More to the problem than “meats” the eye
Where the environment is concerned, foregoing animal-source food is not the panacea many would have us believe. Neither will it help us meet the food and nutritional issues that lie ahead. The global population is on trend to reach nearly 10 billion people by 2050, representing an enormous food security and natural resource challenge. Meeting that challenge will require the world to produce both plant- and animal-based food and to produce them more efficiently, using high-quality and marginal agricultural lands.
But first, we need to examine the facts, not engage in hyperbole.
About Frank Mitloehner, Ph.D.
Frank Mitloehner, Ph.D., is a professor and air quality specialist in cooperative extension in the Department of Animal Science at the University of California, Davis. As such, he shares his knowledge and research with students at the undergraduate and graduate levels, with members of the scientific community and with those who work with and for the critically important agricultural industry, domestically and abroad.
He is committed to making a difference for generations to come, and thus, is passionate about understanding and mitigating air emissions from livestock operations, as well as studying the implications of these emissions for the health and safety of farm workers and neighboring communities. In addition, he is focusing on the food challenge that he believes will become a reality as the world’s population grows to nearly 10 billion by 2050.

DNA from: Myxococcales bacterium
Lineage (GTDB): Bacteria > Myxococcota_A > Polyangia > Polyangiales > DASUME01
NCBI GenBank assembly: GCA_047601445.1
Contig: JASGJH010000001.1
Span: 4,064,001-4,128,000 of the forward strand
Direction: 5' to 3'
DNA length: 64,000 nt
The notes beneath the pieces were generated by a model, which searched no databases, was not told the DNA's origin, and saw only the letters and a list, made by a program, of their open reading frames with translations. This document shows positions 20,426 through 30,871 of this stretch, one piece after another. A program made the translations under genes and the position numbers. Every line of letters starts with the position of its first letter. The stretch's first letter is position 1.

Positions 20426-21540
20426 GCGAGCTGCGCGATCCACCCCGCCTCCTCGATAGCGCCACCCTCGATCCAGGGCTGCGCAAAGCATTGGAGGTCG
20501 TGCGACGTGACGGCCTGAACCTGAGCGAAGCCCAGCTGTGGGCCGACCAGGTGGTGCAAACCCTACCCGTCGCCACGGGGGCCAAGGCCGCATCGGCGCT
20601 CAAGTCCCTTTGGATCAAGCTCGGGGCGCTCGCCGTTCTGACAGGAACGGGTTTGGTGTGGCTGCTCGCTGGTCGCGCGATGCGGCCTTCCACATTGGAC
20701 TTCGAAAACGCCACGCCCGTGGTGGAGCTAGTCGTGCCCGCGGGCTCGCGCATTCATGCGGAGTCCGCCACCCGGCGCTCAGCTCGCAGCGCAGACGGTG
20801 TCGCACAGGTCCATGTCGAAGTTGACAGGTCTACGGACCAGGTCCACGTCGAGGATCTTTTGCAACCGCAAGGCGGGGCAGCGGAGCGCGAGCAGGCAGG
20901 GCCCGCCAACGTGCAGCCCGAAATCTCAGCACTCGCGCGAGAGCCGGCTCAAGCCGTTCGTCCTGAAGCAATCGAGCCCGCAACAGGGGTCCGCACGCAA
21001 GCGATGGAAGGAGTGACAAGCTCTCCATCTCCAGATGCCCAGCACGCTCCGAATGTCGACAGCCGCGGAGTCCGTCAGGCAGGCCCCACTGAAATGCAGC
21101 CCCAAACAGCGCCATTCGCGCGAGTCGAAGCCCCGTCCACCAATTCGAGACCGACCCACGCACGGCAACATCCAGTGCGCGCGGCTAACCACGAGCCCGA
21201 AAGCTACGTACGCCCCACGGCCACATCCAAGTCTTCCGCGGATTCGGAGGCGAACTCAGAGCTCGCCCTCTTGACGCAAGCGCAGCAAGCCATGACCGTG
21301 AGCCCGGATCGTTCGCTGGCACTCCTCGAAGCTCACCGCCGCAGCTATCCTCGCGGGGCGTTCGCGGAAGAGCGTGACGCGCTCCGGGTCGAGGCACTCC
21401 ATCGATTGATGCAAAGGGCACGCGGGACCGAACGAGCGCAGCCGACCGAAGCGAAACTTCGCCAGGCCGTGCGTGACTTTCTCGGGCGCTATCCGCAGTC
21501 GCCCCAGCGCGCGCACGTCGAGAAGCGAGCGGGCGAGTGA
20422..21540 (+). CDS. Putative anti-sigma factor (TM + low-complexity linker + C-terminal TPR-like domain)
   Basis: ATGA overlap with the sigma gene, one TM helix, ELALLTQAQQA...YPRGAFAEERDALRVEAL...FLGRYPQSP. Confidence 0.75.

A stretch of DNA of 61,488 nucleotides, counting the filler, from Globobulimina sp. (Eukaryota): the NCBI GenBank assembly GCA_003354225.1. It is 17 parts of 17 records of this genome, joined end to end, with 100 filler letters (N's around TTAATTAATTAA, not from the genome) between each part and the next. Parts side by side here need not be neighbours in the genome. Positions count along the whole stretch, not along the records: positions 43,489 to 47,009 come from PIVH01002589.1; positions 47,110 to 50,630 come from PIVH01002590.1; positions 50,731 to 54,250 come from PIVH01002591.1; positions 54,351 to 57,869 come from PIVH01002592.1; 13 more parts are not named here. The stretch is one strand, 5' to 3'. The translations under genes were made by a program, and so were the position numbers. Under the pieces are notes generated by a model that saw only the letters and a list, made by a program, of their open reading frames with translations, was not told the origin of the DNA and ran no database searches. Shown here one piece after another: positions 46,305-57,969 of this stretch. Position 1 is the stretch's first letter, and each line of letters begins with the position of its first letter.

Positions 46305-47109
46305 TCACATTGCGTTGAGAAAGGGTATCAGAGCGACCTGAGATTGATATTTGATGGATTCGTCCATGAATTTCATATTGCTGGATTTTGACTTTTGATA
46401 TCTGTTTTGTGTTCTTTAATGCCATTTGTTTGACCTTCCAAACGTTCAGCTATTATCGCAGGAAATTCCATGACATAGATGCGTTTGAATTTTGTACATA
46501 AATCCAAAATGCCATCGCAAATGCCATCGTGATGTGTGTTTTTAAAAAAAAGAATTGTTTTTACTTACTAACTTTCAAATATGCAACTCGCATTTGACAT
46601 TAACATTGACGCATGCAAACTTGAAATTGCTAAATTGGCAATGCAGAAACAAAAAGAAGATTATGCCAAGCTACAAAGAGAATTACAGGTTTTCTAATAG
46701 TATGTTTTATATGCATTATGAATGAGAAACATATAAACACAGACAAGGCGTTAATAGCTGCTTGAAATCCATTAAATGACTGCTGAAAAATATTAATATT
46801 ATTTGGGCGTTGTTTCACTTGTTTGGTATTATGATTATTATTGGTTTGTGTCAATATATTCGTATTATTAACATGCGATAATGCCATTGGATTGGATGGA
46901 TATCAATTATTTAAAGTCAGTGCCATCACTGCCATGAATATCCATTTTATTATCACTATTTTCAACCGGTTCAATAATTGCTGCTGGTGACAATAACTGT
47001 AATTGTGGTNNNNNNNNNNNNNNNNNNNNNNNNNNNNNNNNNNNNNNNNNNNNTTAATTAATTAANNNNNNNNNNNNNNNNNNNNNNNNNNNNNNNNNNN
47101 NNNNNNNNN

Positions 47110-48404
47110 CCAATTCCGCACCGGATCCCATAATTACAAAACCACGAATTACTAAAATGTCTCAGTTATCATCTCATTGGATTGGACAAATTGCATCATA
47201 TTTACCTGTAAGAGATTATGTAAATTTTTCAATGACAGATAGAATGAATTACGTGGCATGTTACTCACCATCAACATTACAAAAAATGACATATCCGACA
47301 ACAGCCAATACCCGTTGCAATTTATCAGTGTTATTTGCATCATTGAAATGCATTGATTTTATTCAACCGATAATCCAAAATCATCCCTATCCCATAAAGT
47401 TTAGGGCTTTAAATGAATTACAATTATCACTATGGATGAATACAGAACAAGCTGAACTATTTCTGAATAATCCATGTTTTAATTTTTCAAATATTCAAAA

Dr. Mitloehner is frequently sought after for his expertise and ability to bring stakeholders together to address issues regarding air quality, and agricultural efficiencies and sustainability. His work in this regard has included serving as chairman of a global United Nations Food and Agriculture Organization (FAO) partnership project to benchmark the environmental footprint of livestock production. He was a workgroup member on the President’s Council of Advisors on Science and Technology (PCAST) under President Barack Obama, and a member of the National Academies of Science Institute of Medicine (IOM) committee on “A Framework for Assessing the Health, Environmental, and Social Effects of the Food System.”
He received a master of science degree in animal science and agricultural engineering from the University of Leipzig, Germany, and a doctoral degree in animal science from Texas Tech University. Soon after completing his doctorate, Dr. Mitloehner was recruited in 2002 to the University of California, Davis, to fill its first-ever position focusing on the relationship between livestock and air quality.
He resides in Davis, California, with his wife and their two children.